Click and Kin: Transnational Identity and Quick Media An edited collection by May Friedman (Ryerson University) and Silvia Schu
We are looking for original chapters which take up the themes of transnationalism, family, kinship, and subject-formation mediated through new media technologies. The collection investigates phenomena of second orality, new literacy, and quasi-embodied modes of encounter within migration, nationalism and citizenship, including themes of indigeneity and colonialism. Chapters should explore a transnational sensibility (Friedman and Schultermandl, 2011) which honors the ambiguity of borders, families, and identities and views "a lack of fixity as simultaneously inevitable and rich in possibility." We are interested in discussing new and shifting understandings of how we inhabit and interact through time and space; how we re-think identity and our ideas of close and far relations, both in terms of kinship and physical distance; of how the emergence of new media technologies generates new perspectives on bifurcated and hybridized lives.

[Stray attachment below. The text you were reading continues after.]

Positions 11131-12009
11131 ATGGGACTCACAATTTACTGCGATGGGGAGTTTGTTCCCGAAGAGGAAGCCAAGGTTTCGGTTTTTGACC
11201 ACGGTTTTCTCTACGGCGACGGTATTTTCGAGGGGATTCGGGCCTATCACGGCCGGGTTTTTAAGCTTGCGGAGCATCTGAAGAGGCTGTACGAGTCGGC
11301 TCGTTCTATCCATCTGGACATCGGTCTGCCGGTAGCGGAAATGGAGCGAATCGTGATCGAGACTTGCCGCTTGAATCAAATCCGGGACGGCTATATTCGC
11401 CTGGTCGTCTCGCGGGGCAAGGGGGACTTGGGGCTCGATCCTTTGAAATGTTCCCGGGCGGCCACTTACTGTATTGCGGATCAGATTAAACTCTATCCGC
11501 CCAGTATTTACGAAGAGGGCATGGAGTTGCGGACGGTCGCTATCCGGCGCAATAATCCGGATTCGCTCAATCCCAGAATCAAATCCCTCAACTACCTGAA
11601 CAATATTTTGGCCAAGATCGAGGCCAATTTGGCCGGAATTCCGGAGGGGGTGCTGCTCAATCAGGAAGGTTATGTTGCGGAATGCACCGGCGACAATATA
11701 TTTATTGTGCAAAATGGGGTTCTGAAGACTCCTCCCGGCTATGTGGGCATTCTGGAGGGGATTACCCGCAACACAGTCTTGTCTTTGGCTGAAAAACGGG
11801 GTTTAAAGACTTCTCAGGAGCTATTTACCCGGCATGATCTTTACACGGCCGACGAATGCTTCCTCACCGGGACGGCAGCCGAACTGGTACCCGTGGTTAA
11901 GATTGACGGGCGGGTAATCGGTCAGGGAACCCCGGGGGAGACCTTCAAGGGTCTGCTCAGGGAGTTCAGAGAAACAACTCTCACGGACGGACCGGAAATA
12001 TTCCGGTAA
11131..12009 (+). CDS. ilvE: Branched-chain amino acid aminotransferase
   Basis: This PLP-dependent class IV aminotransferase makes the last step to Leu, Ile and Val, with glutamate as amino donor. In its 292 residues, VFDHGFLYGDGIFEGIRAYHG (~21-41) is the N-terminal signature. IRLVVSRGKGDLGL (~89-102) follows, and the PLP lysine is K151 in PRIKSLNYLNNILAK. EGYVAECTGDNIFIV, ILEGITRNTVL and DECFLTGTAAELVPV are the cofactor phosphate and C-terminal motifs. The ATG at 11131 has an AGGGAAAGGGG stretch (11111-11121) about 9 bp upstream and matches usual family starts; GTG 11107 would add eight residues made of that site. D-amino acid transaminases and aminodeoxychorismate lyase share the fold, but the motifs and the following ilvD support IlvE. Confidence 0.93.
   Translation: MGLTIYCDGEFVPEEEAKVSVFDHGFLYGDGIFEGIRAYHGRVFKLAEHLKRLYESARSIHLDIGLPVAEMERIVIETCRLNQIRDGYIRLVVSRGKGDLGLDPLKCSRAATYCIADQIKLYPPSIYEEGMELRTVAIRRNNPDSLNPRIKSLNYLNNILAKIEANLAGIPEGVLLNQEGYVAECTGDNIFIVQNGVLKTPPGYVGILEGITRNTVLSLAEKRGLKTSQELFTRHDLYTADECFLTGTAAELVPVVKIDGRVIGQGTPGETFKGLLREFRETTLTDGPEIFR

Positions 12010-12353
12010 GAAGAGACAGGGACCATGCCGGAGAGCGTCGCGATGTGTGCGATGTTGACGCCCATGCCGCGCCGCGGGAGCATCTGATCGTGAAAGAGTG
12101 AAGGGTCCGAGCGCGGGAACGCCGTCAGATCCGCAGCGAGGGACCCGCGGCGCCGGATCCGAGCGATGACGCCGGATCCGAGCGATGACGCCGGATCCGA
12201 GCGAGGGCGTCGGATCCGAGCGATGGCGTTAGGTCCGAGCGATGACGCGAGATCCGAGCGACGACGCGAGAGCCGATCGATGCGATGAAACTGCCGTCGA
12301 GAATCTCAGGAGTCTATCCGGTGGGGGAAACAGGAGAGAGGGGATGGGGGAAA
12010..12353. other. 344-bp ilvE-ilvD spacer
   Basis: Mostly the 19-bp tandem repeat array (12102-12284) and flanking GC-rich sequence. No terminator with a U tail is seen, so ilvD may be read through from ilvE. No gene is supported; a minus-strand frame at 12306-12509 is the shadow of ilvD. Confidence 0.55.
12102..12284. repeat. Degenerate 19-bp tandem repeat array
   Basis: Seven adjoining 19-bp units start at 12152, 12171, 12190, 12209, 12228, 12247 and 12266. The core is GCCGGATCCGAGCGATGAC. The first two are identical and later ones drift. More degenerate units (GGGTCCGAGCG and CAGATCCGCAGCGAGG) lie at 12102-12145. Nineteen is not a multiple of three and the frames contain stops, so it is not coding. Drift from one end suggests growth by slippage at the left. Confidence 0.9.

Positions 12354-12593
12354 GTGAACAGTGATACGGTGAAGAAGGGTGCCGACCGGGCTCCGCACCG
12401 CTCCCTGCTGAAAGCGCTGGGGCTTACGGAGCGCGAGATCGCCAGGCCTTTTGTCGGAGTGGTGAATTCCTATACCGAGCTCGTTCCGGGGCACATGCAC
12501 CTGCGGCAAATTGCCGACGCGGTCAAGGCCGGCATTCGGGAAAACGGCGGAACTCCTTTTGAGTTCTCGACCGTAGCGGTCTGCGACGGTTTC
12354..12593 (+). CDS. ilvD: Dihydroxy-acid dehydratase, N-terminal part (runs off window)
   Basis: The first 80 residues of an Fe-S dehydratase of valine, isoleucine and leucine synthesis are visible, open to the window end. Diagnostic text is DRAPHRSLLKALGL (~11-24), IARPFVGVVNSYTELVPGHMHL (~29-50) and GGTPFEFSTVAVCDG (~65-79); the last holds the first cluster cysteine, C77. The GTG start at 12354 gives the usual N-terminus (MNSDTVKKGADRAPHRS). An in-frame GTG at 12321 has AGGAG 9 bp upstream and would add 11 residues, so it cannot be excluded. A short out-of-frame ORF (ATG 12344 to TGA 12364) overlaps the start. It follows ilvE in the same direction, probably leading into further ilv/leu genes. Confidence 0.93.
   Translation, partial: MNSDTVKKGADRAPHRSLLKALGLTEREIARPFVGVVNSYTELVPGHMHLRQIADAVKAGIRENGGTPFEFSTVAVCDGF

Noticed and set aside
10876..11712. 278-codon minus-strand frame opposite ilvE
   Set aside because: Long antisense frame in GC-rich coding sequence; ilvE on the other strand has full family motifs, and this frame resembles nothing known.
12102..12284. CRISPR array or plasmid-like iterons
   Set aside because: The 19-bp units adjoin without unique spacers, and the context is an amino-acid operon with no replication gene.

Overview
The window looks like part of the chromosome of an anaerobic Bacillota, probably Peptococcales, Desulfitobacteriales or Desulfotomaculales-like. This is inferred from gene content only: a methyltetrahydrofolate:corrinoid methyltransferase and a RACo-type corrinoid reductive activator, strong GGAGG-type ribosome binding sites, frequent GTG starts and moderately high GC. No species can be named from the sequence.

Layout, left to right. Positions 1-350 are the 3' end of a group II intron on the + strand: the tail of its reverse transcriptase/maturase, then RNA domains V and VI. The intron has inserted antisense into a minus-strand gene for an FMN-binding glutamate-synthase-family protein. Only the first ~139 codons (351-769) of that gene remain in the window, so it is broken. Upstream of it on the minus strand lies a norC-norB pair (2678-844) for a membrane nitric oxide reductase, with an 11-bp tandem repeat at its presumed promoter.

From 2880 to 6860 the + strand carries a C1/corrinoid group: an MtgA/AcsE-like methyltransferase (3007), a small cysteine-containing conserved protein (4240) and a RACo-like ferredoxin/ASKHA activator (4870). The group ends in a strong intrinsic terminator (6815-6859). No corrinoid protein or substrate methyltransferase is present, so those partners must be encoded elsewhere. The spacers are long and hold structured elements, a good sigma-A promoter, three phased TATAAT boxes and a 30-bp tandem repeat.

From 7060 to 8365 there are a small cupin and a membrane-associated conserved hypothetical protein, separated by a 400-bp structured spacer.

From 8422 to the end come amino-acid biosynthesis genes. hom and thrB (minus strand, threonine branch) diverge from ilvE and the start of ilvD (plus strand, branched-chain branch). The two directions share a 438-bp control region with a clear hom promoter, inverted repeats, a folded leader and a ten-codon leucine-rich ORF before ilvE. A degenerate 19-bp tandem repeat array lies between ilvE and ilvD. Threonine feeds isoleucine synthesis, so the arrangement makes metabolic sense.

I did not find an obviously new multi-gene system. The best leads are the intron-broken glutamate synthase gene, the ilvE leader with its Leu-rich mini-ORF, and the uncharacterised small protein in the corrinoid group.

Possible contributions may include, but are not limited to discussions of the following:
-negotiations of national, cultural, and ethnic identities through both familial and extra-familial media connections such as in chat rooms and blogs
-implications of plummeting long distance telephone costs
-limitations of the digital divide and bans on technology in various jurisdictions
-effects of real-time connectivity through media such as IM, skype, twitter
-face-to-face technologies such as skype and video messaging
-quasi-embodied technologies such as second life or gaming technologies that create an alternate virtual embodiment
We invite 500-word chapter abstracts of critical scholarly, creative, and autoethnographic essays. Deadline is January 1st, 2013. Please send abstracts to May Friedman (firstname.lastname@example.org) AND Silvia Schultermandl (email@example.com).